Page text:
Accordingly, an object of the present invention is to provide a simple and convenient technique for directly measuring the end bearing and side bearing capacities of a foundation pier or pile.
Another object of the present invention is to allow a reduction in the safety factors in determining the load bearing capacity of a pier or pile.
Another object of the present invention is to increase the end bearing and side bearing capacities of a foundation pier or pile in a known amount.
Another object of the present invention is to use the same device to aid in measuring the load bearing capacity of a pier or pile, and increase its load bearing capacity.
In satisfaction of these and other objects, the invention preferably includes a bladder, cell, or other supporting enclosure placed at the base or within the length of a pier for receiving pressurized grout. The enclosure is filled with pressurized grout to stress the base of the pier. The known pressure of the grout can be used to calculate end bearing and side bearing capacities of the pier. Upon hardening under pressure, the supporting enclosure permanently contributes to increased end bearing and side bearing in a known amount. In the resulting pier assembly, the supporting enclosure in essence becomes an extension forming the lower end of the pier. The post-base-stressed pier assembly has end bearing and side bearing capacities that are enhanced, and are determinable by direct measurement, thus reducing the safety factor used in the pier load bearing capacity calculation.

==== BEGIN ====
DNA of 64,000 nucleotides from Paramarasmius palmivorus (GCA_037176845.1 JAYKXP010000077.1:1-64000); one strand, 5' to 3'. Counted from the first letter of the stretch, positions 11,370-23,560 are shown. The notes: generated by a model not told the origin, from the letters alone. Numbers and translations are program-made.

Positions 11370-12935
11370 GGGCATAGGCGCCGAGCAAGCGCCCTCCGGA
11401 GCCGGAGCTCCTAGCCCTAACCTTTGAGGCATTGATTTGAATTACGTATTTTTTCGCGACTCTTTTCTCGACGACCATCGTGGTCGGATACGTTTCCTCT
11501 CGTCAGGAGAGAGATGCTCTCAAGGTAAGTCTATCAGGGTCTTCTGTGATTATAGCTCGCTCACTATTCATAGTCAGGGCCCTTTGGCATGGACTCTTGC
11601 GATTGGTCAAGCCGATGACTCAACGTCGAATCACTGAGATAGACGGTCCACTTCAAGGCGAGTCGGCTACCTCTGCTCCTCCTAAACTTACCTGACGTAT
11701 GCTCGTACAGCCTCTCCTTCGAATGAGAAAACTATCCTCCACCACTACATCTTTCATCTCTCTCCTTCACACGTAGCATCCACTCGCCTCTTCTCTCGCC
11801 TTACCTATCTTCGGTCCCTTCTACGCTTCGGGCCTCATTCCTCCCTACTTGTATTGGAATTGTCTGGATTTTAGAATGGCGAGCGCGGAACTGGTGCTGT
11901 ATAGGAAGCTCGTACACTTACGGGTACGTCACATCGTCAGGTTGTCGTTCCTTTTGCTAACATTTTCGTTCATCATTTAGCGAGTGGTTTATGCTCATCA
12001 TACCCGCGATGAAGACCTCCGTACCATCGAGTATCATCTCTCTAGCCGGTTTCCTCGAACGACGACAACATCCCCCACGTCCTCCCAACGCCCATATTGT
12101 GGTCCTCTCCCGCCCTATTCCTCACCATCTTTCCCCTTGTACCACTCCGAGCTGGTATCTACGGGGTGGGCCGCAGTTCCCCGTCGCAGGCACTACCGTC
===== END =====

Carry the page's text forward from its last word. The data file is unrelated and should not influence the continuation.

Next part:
The invention may take the form of a post-stressed driven pile where driven piling is selected as the foundation element instead of drilled-shaft piers. Even in this form, the invention preferably includes a bladder, cell, or other supporting enclosure placed at the base or within the length of a pile prior to driving the pile into the ground. After the pile is driven into the ground, the enclosure is filled with pressurized grout to stress the base of the pier. As with a pier, the known pressure of the grout can be used to calculate end bearing and side bearing capacities of the pile, and the supporting enclosure permanently contributes to increased end bearing and side bearing in a known amount. The post-stressed pile assembly has end bearing and side bearing capacities that are enhanced, and are determinable by direct measurement, thus reducing the safety factor used in the pile load bearing capacity calculation.
In one embodiment, the supporting enclosure for either a pier or a driven pile is a bladder made of a strong material such as thick rubber. The bladder is filled with pressurized grout via a conduit extending axially down the pier or pile to be post-base-stressed. The grout hardens under pressure, and the actual end bearing capacity is calculated from the pressure and the area of the bottom of the shaft (or the bottom of the pile, in the case of driven piles). Pressurization of the bladder pushes upward on the foundation element, resulting in additional opposing skin friction in a known amount. Subsequent downward load is opposed by the end bearing, the original skin friction, and the additional skin friction created by the pressurization of the bladder. This additional skin friction is closely related to the end bearing capacity. Accordingly the post-base-stressed element advantageously has at least twice the known overall load bearing capacity of an unstressed element.